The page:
Most well known for their flagship coin series featuring Tiffany Art and Mongolian Wildlife, the Liechtenstein-based coin producer, Coin Invest Trust (CIT) has carved out quite a name for themselves on the back of them. They’re quite prolific releasers of coins under their own name and are admired for their willingness to experiment and do the unusual. While they aren’t always successful, they’ve inspired many within the industry to follow their lead and give us the breadth of choice we have today. Alongside all the flash and high profile releases, they do maintain several series of coins that are racking up some serious numbers. On the surface, these 20 or 25g sterling silver (0.925) coin series are unadventurous by CIT standards, but some are real gems and we think this series is certainly one of them.
Called ‘Mountains and Flora’, they depict some of the world’s most interesting mountains along with a small coloured image of flora most associated with it. What stands out the most is how well the representation of a mountain looks when clean struck in silver. The limiting of the coloured part of the coin to the flora has kept the designs very focused and unspoilt, something that colouring the sky for example, would have ruined. Each coin is limited to a run of 2,500 strikes and usually sell for under €50, although as was annoyingly usual for this mint, they’re supplied unboxed (but with a Certificate of Authenticity).
The series has now reached a staggering 61 releases, with no sign of a let-up and plenty more impressive peaks to cover. Anything from six to ten coins are released each year with 2014 bringing a hefty ten, so it’s no surprise that 2015 saw the series expand past even the ambitious America the Beautiful program. In fact, you could almost consider these coins a conceptually purer, more wallet-friendly version of the America the Beautiful range, especially given the latter is wandering off into some less than beautiful 2015/2016 designs (Saratoga anyone?).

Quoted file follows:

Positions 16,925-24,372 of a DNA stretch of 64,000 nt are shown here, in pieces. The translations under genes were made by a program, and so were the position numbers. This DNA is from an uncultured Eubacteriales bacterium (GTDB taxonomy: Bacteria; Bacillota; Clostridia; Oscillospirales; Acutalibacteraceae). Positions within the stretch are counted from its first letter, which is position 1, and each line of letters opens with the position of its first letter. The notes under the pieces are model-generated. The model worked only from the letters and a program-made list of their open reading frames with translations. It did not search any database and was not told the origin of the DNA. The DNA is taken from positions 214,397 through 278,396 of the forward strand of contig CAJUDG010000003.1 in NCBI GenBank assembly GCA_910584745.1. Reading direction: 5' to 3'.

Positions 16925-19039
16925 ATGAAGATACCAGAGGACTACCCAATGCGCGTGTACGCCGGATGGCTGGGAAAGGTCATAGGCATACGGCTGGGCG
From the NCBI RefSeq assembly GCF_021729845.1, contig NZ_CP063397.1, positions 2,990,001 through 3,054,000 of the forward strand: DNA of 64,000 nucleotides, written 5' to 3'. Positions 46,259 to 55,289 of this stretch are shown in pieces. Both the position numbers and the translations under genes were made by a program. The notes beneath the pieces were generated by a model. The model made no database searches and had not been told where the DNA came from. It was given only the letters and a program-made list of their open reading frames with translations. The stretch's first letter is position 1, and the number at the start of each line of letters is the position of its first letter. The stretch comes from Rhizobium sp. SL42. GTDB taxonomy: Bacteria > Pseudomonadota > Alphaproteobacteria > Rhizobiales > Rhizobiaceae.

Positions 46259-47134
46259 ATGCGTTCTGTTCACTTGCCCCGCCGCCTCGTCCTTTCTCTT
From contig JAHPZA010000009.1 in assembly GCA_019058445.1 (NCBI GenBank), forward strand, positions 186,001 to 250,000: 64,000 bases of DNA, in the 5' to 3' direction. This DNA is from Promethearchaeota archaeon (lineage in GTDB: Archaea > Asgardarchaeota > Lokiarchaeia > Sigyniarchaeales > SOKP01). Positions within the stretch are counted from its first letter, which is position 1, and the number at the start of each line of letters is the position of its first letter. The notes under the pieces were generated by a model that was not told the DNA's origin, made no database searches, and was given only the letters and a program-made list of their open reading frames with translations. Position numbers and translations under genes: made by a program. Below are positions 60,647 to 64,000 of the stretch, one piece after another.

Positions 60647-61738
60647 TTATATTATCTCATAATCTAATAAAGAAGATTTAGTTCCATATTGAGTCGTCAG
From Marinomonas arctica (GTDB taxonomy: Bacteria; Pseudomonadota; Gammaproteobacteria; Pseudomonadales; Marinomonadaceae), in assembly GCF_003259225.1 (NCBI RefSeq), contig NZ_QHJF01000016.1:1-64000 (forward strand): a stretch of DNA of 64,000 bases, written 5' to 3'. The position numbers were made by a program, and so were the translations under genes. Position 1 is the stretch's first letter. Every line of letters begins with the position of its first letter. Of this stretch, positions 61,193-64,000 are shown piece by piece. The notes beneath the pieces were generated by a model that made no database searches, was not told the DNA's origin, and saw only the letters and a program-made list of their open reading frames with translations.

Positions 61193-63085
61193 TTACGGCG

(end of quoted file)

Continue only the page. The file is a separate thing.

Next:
There were two mini-series within this range released over its lifetime. Coins 09 to 15 from 2010 form a set of seven coins depicting what is known in mountaineering circles as The Seven Summits. This group includes the highest peak on each of the seven continents and is considered a real achievement to have ascended them all. The second set is from 2011 and encompasses coins 19 to 25. This is called The Second Seven Summits and as its name suggests, features the second highest peak on each continent. Considered more challenging than the tallest mountains, the challenge was only completed as recently as January 2013 by Austrian climber Christian Stangl whose conquering of not only the first and second Seven Summits, but also the third, make fascinating reading.
Quite a few dealers keep these in stock, although we’ve noticed that European dealer Numiscollect currently stocks the entire range. On the tabs below we’ve divided up the series into annual runs to make it easier to view and we’ve picked what we hope is the most interesting information on each coins mountain from Wikipedia for your enjoyment. Click any image to make it bigger.